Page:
Ryan Libre and Documentary Arts Asia

I recently heard an interview with Ryan Libre on The Candid Frame Podcast (www.thecandidframe.com – well worth investigating). I was impressed with Ryan’s interest in documentary photography. He discussed in particular his project to document the Kachin culture and independence movement (winner of the 2010 Nikon Inspiration Award).

Ryan also discussed his work forming Documentary Arts Asia (www.doc-arts.asia), which is a non-profit organization located in Chiang Mai, Thailand and working regionally. When I looked into Documentary Arts Asia (“DAA”) I was REALLY impressed and decided to contact Ryan for an interview to learn more about what he’s doing.

Ryan was raised in Northern California but now calls Chiang Mai, Thailand, his home. He has lived in various parts of Asia for over 10 years, having first started his photography career with a self-assigned project to document the largest national park in Japan. In addition to founding and running DAA, Ryan teaches photography workshops and continues his photographic projects.

Q1. Looking back on your experience as a documentary photographer, what skills and attributes do you think best equip a person to be successful?

Libre: To be a successful documentary photographer you need curiosity, passion and 12+ hours days. On top of that to be any kind of successful photographer you need to balance technical mastery and creativity. Many people are too far to one side.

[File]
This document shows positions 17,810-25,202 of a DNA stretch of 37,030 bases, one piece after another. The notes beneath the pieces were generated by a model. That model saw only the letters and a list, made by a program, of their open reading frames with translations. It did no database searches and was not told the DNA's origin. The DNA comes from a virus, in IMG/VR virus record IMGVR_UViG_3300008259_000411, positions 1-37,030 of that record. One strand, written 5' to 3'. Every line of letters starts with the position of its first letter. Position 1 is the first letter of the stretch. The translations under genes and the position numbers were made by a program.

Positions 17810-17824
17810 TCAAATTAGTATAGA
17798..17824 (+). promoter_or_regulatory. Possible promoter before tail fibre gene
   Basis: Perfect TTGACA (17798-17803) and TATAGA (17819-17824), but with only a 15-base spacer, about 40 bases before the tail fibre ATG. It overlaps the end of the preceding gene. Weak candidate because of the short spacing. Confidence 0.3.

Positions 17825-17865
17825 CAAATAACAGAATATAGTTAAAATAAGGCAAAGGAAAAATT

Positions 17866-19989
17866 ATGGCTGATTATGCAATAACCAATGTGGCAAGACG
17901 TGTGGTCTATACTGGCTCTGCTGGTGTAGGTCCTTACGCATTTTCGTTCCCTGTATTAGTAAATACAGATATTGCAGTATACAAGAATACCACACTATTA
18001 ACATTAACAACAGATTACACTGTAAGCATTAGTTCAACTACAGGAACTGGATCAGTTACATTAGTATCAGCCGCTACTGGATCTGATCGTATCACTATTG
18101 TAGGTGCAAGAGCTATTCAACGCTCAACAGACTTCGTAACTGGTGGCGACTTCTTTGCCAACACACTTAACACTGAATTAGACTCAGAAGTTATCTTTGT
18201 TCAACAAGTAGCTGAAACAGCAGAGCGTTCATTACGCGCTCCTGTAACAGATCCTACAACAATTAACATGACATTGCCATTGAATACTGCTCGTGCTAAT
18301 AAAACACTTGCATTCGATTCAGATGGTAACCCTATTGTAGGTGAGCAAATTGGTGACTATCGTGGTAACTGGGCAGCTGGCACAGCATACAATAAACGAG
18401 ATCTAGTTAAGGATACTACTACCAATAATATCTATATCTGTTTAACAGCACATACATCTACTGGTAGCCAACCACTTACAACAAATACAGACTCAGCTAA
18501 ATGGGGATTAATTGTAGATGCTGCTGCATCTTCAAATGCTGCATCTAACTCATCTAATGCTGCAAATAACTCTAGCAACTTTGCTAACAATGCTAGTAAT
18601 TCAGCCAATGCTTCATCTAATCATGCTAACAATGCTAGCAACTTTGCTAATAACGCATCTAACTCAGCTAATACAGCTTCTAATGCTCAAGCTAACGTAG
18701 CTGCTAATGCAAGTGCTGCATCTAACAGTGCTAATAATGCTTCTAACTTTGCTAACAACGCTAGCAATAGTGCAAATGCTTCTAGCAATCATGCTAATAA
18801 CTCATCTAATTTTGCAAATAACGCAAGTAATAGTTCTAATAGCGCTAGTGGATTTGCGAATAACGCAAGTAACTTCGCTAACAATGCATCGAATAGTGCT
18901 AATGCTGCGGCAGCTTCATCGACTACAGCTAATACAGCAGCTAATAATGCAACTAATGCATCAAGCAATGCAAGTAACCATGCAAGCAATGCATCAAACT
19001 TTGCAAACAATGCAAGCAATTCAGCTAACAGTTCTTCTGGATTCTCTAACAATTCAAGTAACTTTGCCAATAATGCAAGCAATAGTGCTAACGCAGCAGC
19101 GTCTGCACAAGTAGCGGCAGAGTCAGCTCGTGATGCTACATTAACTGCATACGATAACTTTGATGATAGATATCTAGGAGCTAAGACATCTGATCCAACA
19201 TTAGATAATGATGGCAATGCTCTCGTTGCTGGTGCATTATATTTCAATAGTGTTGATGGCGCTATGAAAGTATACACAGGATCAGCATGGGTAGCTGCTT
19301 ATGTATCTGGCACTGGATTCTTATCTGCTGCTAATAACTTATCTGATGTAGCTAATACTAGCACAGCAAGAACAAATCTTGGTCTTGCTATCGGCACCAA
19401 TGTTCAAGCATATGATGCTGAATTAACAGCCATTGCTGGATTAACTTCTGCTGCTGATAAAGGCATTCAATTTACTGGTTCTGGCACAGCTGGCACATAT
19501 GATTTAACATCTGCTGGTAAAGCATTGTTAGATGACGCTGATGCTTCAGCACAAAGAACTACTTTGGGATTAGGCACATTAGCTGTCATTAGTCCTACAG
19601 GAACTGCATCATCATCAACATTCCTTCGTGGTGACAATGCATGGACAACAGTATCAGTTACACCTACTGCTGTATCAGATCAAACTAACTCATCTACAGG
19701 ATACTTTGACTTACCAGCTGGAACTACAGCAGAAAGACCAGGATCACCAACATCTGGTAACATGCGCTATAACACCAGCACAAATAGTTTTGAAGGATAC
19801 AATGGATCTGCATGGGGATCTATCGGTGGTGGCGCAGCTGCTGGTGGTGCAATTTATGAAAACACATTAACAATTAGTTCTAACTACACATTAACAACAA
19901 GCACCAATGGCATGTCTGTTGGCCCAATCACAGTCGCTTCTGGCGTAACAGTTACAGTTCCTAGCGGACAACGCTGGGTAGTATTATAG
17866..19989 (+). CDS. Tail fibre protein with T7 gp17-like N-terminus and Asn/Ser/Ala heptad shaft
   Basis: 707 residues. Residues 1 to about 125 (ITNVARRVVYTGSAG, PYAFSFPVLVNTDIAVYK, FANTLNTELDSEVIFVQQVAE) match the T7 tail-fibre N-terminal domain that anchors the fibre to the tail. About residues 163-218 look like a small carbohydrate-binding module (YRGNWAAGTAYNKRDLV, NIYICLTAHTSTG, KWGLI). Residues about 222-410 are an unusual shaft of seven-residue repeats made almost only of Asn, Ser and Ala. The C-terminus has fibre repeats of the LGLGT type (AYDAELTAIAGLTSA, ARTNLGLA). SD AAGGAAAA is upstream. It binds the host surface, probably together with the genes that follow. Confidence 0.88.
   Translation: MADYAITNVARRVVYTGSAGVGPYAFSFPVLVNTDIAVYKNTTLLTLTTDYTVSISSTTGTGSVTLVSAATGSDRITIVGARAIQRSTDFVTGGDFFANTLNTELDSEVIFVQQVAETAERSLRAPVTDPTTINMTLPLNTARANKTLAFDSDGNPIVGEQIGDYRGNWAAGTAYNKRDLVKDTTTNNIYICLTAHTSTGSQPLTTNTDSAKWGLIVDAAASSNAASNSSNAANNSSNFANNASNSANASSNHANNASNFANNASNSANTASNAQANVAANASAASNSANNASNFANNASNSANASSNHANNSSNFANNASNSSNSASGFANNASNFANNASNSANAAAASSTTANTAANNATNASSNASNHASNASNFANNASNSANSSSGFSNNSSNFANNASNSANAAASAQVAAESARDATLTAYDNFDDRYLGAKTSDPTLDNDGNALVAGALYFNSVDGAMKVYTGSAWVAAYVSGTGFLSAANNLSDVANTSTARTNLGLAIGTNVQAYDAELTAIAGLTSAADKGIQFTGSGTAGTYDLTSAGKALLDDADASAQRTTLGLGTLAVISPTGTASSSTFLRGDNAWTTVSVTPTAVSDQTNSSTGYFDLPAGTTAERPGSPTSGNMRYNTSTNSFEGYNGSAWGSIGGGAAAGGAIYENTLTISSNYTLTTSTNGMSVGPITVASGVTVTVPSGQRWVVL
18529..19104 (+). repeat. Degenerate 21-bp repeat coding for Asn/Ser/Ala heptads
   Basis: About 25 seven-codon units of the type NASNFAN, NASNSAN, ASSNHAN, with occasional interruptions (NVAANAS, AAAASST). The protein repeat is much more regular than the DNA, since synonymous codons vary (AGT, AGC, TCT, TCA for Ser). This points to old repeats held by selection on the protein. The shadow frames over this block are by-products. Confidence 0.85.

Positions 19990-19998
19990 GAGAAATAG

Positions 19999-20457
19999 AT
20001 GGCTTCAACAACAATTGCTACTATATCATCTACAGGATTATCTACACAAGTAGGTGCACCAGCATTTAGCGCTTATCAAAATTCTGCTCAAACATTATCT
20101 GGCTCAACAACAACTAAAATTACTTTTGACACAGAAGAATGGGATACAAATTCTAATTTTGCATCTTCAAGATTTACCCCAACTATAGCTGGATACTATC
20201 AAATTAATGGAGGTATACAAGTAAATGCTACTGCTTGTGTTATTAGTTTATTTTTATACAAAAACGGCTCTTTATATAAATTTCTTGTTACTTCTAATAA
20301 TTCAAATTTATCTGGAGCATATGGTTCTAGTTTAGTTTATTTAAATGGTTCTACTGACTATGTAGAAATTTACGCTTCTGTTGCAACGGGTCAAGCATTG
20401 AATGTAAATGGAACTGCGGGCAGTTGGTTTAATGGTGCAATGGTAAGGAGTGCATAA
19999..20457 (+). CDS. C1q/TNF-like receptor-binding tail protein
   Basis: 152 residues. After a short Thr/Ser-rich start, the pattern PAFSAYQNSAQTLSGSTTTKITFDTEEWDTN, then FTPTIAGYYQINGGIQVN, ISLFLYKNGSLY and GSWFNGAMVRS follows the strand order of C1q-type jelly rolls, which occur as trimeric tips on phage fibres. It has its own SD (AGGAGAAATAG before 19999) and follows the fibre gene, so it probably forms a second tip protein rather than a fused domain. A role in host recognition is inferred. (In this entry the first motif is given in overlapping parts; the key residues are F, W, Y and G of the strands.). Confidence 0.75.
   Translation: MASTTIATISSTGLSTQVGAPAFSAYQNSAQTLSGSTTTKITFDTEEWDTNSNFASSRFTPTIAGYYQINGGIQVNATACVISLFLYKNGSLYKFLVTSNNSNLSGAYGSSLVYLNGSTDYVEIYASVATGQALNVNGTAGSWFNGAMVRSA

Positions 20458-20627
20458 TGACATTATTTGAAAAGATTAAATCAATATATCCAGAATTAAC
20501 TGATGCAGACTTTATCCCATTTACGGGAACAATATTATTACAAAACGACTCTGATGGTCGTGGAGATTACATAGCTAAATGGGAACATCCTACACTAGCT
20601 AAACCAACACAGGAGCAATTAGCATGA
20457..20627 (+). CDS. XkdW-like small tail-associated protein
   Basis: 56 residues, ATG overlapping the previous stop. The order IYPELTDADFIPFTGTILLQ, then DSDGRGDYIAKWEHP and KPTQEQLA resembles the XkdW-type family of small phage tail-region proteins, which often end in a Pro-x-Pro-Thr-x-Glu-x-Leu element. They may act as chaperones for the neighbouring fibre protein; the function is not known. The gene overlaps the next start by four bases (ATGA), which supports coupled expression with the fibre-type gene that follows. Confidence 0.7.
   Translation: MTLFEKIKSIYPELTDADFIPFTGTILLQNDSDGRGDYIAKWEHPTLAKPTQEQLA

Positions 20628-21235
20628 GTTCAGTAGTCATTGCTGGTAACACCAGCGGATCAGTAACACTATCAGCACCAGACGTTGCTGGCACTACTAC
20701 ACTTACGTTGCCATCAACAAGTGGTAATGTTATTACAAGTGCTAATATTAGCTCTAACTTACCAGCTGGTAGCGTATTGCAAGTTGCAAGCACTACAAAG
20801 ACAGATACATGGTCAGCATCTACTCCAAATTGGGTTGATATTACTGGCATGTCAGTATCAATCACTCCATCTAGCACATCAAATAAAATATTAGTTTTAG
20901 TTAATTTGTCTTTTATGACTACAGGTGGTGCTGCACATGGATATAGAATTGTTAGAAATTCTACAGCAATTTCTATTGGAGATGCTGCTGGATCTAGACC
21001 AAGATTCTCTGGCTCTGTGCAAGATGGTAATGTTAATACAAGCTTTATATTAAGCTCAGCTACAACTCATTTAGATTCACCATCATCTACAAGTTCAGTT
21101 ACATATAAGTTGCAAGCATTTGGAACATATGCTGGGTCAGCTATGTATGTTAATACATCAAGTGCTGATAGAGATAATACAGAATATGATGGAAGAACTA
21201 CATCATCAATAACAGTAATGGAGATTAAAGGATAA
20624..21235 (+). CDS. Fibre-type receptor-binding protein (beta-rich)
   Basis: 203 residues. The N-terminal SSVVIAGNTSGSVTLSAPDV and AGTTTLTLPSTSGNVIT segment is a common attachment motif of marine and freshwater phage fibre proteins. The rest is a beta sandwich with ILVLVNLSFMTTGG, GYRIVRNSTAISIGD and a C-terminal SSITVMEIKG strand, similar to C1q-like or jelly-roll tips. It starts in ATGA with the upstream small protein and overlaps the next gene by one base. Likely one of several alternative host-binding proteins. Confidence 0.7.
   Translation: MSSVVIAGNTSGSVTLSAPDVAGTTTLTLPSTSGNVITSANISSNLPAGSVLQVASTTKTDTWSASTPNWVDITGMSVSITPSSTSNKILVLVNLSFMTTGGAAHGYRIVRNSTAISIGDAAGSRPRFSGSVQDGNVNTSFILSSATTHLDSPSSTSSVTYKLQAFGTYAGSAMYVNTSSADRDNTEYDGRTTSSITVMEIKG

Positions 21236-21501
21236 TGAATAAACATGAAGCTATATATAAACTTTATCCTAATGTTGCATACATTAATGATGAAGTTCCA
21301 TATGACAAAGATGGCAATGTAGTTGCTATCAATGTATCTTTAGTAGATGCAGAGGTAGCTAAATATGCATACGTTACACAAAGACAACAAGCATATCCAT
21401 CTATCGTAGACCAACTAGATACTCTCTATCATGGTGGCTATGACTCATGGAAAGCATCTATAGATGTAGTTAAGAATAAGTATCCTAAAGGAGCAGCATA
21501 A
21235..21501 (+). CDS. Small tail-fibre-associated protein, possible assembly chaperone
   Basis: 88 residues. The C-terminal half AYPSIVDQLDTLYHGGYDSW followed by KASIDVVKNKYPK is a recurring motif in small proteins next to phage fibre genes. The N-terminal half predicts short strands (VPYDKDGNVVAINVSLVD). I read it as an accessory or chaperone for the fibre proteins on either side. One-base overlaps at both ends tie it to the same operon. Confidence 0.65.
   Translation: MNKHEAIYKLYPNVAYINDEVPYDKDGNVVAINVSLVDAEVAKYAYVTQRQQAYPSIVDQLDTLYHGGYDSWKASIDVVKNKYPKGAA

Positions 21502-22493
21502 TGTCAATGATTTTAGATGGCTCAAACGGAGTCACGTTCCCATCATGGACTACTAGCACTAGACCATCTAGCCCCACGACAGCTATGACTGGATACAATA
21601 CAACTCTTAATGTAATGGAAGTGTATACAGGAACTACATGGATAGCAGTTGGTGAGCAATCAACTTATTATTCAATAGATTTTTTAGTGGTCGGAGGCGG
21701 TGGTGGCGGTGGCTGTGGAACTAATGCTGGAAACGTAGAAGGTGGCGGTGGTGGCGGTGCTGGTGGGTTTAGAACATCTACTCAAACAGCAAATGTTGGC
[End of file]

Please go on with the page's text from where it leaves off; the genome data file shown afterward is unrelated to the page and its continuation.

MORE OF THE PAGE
Q2. You started out as a photographer, but now it looks like a lot of your time is spent helping others develop skills at or actually produce documentary work. Why the transformation?

Libre: Why is a huge question, but in a nutshell because it is deeply needed. Especially in the places like Kachin State where i am shooting myself and teaching as well.

Q3. Do you find producing and helping others produce to be equally satisfying?

Libre: Yes, and in many cases more satisfying. When i see my students get shots that would be hard for even myself to get or giving someone their first solo exhibition. These are a few of the many rewarding moments.

Q4. You formed DAA in 2008. What were your original ideas for the organization? How have your ideas evolved since 2008?

Libre: My original goals were to start to shift the documentary production from visitors who stay a few hours or maybe days to locals who live there and also shift the output of the projects that are taken from major international hubs to regional hubs close to where the story was shot and to the area being documented itself.

The plan has not changed goals really but has grown in scope a lot. I found just teaching was not enough to keep people engaged. Teaching plus a gallery to show the students and others work was more appealing. Then I added grants, then an artist in residence, then a library, then a theatre, then a festival, then an agency, now a publishing house and on and on. The more I added programs the more interesting it got and the more they supported each other.

Q5. Part of DAA’s charter is to “assist with the production and promotion of documentary projects which exist outside the standard remit of mainstream media, particularly those which represent the needs of marginalized communities and under-reported issues.” Is the assistance you provide primarily technical (such as teaching photography/video/storytelling skills) or exchanging ideas/advising/critiquing work as it develops? What types of projects have developed with DDA’s help?